Secretary of Defense Jim Mattis.

Secretary of Defense Jim Mattis. (Stars and Stripes)

WASHINGTON — A committee of senior Pentagon civilians will examine the operational impact that transgender servicemembers have on the military as the Defense Department attempts to implement President Donald Trump’s ban on them, Defense Secretary Jim Mattis said Tuesday.

The White House on Friday provided the Pentagon its official policy that indefinitely bans transgender men and women. However, the policy gives Mattis leeway to determine whether he should discharge servicemembers who have identified themselves as transgender since the ban was lifted more than a year ago.

In a statement released late Tuesday, Mattis said transgender servicemembers would not be dismissed until the new panel thoroughly analyzes the issue. The White House order gave Mattis until Feb. 1 to present Trump a plan implementing the ban.

“Once the panel reports its recommendations and following my consultation with the secretary of Homeland Security, I will provide my advice to the president concerning implementation of his policy direction,” Mattis said in the statement. “In the interim, current policy with respect to currently serving members will remain in place.”

The panel, which will include soon-arriving political appointees, will look at the impact of transgender troops and whether the military should consider opening recruiting to more transgender individuals. The Pentagon had already been studying the issue before Trump’s abrupt Twitter announcement July 26 that transgender people would no longer be allowed to serve “in any capacity.”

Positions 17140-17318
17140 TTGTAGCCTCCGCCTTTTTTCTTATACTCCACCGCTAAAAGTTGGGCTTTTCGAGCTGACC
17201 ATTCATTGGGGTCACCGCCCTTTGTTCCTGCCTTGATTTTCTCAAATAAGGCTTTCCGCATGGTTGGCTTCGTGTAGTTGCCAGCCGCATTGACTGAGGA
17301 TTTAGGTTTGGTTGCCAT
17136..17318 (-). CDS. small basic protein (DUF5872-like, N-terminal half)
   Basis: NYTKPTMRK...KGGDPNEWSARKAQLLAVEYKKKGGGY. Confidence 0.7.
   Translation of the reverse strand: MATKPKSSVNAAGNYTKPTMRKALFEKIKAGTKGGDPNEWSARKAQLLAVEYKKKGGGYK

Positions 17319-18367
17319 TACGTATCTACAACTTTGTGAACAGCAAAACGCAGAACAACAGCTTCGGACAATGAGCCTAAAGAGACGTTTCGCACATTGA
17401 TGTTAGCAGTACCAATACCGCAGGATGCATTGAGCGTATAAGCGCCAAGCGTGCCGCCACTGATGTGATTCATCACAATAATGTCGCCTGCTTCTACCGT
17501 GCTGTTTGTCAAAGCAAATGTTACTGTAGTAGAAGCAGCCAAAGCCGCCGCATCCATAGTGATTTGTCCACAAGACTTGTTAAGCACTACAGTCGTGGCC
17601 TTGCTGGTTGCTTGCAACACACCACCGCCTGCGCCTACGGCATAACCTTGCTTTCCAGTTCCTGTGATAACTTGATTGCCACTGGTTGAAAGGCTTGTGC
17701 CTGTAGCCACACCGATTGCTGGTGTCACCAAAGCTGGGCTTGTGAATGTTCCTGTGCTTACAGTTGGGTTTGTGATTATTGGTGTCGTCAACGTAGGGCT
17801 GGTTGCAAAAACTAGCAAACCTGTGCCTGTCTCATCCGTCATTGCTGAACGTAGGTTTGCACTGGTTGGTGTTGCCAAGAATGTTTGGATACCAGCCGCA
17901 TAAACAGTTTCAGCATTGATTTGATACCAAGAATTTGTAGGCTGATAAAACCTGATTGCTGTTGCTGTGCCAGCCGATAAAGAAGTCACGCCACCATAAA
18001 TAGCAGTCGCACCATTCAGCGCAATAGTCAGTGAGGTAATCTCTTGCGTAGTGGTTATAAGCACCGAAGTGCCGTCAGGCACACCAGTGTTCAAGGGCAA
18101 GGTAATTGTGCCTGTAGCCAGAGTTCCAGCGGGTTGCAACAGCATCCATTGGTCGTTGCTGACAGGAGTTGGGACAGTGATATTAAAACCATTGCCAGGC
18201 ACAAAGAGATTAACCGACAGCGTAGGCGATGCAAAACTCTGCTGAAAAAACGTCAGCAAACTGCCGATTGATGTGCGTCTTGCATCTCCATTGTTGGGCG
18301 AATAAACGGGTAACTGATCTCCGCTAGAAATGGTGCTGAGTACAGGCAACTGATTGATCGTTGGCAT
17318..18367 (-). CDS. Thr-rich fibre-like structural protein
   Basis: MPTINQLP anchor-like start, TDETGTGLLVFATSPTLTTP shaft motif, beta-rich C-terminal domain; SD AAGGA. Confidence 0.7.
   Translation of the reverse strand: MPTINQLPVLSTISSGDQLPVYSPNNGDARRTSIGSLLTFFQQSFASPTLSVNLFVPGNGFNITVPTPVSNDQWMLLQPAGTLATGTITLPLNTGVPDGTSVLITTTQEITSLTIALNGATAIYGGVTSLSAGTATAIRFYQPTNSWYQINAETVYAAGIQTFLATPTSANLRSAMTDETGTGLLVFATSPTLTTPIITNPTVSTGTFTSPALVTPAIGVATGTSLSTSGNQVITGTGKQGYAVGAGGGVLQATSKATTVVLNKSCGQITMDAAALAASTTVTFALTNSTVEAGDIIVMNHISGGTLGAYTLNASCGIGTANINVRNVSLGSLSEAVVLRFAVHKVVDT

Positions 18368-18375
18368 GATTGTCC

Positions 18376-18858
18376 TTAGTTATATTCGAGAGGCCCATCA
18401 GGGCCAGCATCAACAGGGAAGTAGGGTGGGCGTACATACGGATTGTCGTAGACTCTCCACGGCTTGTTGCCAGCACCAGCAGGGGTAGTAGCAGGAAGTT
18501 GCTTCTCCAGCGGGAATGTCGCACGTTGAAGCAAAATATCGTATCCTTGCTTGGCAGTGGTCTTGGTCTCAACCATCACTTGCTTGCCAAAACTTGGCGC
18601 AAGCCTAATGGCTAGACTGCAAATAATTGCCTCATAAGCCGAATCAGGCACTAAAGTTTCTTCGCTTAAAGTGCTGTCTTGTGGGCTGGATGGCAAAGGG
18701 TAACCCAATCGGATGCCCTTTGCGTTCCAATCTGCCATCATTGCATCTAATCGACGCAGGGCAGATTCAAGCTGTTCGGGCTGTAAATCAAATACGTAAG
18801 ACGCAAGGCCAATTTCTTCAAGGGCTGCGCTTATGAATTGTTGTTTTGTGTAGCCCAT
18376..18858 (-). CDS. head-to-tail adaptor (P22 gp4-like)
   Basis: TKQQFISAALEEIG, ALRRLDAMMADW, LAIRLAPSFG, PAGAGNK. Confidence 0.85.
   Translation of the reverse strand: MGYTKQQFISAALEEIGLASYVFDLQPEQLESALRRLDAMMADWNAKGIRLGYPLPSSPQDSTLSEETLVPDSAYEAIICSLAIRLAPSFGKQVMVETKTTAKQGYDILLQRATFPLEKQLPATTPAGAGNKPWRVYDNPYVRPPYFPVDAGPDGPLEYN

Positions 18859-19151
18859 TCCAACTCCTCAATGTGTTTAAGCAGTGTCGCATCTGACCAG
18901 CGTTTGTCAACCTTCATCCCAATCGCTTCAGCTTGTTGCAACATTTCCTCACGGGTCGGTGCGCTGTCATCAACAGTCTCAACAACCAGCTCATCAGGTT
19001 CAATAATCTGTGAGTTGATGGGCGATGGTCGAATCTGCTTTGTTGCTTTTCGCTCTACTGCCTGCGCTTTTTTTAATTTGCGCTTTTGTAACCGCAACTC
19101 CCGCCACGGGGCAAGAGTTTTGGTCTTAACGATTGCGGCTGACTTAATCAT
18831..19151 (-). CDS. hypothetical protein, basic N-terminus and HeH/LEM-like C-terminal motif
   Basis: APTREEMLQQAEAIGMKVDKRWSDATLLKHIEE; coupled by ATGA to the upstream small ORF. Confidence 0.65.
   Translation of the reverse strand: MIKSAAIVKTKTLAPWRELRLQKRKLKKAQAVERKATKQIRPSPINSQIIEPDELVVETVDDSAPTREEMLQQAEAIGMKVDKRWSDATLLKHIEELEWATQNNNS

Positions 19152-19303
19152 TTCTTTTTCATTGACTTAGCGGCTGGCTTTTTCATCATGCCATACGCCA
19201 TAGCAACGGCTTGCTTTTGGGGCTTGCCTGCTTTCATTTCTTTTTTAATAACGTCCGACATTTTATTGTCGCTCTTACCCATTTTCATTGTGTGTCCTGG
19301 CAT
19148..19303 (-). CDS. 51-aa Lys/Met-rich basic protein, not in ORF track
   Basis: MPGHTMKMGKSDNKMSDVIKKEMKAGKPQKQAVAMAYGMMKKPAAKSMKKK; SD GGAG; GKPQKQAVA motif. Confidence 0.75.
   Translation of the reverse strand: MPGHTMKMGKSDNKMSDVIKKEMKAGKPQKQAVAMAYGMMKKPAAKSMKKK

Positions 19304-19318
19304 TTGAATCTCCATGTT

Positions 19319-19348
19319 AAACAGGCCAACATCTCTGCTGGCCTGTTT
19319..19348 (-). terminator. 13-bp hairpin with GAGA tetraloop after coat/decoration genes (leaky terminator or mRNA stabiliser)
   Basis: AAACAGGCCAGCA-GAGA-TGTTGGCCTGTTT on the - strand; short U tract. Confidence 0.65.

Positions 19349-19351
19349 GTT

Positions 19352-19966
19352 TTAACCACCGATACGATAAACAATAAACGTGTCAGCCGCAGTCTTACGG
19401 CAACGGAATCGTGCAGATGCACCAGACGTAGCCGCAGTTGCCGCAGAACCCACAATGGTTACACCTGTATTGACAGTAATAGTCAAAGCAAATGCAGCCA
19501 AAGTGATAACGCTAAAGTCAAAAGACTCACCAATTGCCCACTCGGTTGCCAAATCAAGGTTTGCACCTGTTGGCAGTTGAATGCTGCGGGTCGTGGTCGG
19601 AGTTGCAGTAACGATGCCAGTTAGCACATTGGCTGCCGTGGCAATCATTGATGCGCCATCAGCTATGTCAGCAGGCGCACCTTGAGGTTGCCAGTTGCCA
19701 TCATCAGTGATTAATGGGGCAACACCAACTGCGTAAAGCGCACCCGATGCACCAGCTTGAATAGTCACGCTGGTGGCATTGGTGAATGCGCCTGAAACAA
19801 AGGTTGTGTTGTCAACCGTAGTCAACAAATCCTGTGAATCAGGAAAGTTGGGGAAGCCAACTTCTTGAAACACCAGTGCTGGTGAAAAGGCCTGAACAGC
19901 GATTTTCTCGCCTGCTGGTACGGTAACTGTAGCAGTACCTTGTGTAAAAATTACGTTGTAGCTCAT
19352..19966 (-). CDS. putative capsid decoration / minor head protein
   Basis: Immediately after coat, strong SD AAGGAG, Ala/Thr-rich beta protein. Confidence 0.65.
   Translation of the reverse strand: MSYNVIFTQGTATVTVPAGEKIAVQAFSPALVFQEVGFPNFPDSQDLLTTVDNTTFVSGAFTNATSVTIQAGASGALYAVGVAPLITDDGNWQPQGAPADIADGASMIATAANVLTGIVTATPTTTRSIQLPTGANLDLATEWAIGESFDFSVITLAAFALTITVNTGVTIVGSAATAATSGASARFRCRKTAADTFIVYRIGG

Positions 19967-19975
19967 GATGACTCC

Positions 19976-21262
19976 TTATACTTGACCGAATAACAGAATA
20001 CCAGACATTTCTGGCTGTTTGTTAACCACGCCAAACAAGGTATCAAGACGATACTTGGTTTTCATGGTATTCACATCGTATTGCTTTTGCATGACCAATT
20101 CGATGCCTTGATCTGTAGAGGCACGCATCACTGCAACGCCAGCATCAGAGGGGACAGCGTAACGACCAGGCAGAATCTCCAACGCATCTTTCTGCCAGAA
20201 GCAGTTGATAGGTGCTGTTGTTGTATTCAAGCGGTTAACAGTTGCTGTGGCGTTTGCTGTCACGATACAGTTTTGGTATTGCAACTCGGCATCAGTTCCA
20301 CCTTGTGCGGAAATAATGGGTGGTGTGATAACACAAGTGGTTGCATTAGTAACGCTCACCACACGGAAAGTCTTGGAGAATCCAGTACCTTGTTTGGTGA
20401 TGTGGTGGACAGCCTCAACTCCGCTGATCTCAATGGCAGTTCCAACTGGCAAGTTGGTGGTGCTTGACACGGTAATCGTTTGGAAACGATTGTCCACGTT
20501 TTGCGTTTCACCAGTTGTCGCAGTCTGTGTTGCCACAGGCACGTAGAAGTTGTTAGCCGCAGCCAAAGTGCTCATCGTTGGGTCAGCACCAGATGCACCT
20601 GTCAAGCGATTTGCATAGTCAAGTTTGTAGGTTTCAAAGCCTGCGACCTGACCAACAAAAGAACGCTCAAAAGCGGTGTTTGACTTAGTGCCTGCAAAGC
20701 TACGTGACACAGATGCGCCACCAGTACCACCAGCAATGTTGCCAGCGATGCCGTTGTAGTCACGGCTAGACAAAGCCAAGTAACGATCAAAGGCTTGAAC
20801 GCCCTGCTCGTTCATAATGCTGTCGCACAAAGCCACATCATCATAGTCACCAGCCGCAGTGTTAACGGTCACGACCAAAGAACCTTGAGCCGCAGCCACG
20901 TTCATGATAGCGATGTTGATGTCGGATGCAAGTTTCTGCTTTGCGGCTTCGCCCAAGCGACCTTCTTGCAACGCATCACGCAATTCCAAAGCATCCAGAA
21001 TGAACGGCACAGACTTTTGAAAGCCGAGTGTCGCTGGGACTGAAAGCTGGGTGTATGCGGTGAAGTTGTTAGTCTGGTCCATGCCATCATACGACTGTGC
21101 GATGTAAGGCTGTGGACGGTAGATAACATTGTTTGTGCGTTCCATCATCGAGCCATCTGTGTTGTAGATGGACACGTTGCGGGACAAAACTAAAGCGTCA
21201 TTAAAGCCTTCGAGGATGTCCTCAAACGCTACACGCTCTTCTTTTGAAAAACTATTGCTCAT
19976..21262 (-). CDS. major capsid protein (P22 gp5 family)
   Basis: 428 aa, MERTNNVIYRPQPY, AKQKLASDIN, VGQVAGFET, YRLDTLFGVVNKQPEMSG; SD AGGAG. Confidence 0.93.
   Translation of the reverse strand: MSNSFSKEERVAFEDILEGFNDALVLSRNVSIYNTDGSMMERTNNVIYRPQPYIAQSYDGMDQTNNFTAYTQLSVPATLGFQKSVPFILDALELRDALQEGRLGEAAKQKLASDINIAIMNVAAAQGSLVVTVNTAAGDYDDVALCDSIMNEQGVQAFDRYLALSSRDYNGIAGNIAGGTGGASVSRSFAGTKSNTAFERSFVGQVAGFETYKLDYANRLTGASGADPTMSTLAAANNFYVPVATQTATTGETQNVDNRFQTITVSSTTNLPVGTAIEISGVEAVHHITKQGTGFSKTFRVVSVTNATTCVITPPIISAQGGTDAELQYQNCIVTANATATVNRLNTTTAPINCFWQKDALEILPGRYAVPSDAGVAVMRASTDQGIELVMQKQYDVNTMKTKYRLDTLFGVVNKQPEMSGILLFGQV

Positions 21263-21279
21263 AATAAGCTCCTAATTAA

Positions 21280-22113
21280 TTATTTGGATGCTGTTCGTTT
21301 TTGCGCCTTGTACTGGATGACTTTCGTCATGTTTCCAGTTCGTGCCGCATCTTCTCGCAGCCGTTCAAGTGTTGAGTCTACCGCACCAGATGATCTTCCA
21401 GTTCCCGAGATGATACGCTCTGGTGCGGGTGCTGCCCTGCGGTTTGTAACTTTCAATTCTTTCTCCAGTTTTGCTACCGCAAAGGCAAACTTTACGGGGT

Mattis said the panel’s focus will be on how transgender troops impact combat readiness, lethality and unit cohesion.

“Our focus must always be on what is best for the military’s combat effectiveness leading to victory on the battlefield,” Mattis’ statement read. “…Panel members will bring mature experience, most notably in combat and deployed operations, and seasoned judgment to this task.”

Mattis has previously signaled he would be open to allowing serving transgender individuals to remain in uniform under some conditions. The defense secretary told reporters Aug. 14 at the Pentagon that he did not foresee a direction “that would indicate any harm to anybody right now.”

The ban has been admonished by lawmakers on both sides of the political aisle. Sen. Kirsten Gillibrand, D-N.Y., vowed to introduce legislation to block any ban on transgender people serving in the military and Sen. John McCain, R-Ariz., called the move “a step in the wrong direction.”

On Tuesday, more than 140 House Democrats sent Trump a letter urging him to reconsider his ban that they wrote would be “detrimental to our national security, ill-advised, and contrary to the values upon which our nation was built.”

“There is no place for discrimination in our armed forces or indeed anywhere else in American society,” the letter read.

Others in Congress have signaled support for the ban, including Rep. Vicky Hartzler, R-Mo., who had lobbied to ban the Pentagon from paying for transgender troops’ medical expenses.

“Military service is a privilege, not a right,” Hartzler said Friday in a statement. “I’m pleased to see the president putting military readiness first and making sure our defense dollars are spent keeping us safe.” Twitter: @CDicksteinDC

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Corey Dickstein covers the military in the U.S. southeast. He joined the Stars and Stripes staff in 2015 and covered the Pentagon for more than five years. He previously covered the military for the Savannah Morning News in Georgia. Dickstein holds a journalism degree from Georgia College & State University and has been recognized with several national and regional awards for his reporting and photography. He is based in Atlanta.

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